The Ed Techie: Open scholarship as resolution to the academic dilemma 2013-01-30


"... Maintaining an external profile is still important to the individual (indeed, when job security is low, it becomes an increased priority as you may find yourself looking for a new post). So, how to do it when there are competing demands on your time? There are obviously lots of negotiations and ways of stressing academic credibility, etc which will vary from person to person and institution to institution. But part of the answer is also to engage in open scholarship. This came to mind as I struggled to manage my own workload the other day (yes, time to break out the violins). In doing my workload planning for the year it became apparent that I was (as all good footballers say) committed 150%. We pretended this wasn't the case to make the figures fit, but it means there is no slack in my diary, and that's before new things such as FutureLearn come along. I currently turn down about an invitation a week to speak at various events because I've invariably got meetings for the various OU projects I'm leading on already in the diary (ramp up the violins). I managed to write a paper before Christmas but I'm struggling to produce another one. It is a good paper I think, but I need 3 to 4 days uninterrupted to write it and put the data into order. Traditional scholarship is just very time consuming. This is a good thing, it means the outputs are (hopefully) of a high quality.  But you may get squeezed on this, and this is where open scholarship comes in. While I haven't managed to write my paper, I have managed to produce a couple of blog posts. I can do these in a lunch time, or on a Saturday morning when I'm trying to avoid watching James Martin misuse the word literally on Saturday Kitchen. MOOCs may play into this also, if your teaching load is increased, then making courses open at least gains some external profile (although, as I am learning, it does involve a lot more work too). The same might be true of presentations shared via YouTube or Slideshare.  So, the question that is usually asked of open scholarship type activities is 'how do you find the time for all this extra stuff?' We may be seeing this inversed - how do you find the time for the traditional stuff?"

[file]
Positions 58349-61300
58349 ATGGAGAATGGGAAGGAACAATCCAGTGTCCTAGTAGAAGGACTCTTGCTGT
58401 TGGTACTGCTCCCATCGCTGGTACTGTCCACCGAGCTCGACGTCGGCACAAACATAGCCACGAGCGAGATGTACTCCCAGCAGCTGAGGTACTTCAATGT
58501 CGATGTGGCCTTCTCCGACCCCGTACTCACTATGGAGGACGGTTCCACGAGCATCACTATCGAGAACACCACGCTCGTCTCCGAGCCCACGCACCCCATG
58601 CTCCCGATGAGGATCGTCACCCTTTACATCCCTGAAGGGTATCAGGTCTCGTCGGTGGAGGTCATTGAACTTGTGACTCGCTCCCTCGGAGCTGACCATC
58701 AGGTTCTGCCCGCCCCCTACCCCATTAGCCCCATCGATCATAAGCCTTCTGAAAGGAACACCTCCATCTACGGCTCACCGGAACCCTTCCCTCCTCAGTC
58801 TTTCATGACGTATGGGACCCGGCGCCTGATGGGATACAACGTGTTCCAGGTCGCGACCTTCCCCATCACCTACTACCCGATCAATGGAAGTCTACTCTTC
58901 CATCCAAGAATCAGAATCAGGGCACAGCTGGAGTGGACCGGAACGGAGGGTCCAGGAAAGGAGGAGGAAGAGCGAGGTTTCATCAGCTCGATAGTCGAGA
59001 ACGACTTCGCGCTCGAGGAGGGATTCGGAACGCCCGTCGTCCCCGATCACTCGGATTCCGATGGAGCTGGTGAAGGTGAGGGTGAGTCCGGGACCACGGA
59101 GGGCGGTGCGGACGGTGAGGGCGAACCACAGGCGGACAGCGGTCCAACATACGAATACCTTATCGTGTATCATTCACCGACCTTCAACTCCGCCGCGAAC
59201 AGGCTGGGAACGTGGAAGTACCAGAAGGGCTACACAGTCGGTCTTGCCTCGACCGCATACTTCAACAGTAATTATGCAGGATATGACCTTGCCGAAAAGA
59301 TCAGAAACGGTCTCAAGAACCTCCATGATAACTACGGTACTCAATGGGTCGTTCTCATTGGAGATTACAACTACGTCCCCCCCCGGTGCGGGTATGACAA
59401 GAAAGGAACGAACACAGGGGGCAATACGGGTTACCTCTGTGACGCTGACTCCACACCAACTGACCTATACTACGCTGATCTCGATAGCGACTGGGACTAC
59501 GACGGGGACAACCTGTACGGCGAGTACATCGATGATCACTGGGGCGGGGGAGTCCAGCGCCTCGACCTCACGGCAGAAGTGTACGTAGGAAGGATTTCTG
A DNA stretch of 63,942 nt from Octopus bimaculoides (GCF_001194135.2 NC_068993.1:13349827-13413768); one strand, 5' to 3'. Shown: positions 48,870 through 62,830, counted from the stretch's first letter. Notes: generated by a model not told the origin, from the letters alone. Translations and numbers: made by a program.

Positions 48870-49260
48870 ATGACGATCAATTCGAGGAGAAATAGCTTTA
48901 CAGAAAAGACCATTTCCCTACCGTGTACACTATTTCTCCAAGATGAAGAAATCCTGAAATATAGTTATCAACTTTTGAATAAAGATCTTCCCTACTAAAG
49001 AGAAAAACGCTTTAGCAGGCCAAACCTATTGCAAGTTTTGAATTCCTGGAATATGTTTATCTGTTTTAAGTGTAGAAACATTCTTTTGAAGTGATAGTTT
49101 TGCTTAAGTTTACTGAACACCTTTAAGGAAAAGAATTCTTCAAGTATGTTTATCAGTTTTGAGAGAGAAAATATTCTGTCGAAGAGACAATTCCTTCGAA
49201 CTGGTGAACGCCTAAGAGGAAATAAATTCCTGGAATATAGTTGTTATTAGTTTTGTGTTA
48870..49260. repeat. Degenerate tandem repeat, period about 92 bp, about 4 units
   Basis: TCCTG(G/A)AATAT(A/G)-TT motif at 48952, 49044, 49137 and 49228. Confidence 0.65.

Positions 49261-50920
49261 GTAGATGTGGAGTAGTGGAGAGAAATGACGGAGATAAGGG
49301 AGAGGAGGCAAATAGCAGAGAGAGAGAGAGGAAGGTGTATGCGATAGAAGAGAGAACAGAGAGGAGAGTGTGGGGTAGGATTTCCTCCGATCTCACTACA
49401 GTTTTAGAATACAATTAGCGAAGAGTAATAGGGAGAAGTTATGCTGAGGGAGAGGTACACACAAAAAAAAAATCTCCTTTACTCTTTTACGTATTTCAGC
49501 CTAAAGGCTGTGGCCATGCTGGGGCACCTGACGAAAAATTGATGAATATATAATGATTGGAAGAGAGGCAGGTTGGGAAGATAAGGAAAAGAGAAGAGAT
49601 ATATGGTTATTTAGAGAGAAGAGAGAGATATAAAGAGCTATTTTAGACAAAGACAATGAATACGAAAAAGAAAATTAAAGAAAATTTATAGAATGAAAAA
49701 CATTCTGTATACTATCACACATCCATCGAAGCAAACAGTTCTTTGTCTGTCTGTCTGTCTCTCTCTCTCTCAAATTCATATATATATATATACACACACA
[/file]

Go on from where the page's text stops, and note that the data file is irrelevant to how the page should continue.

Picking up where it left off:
From feeds:

Open Access Tracking Project (OATP) »

Tags: oa.comment oa.universities oa.oer oa.impact oa.social_media oa.prestige oa.colleges oa.blogs oa.moocs oa.slideshare oa.hei oa.courseware

Date tagged:

01/30/2013, 13:54

Date published:

01/30/2013, 08:54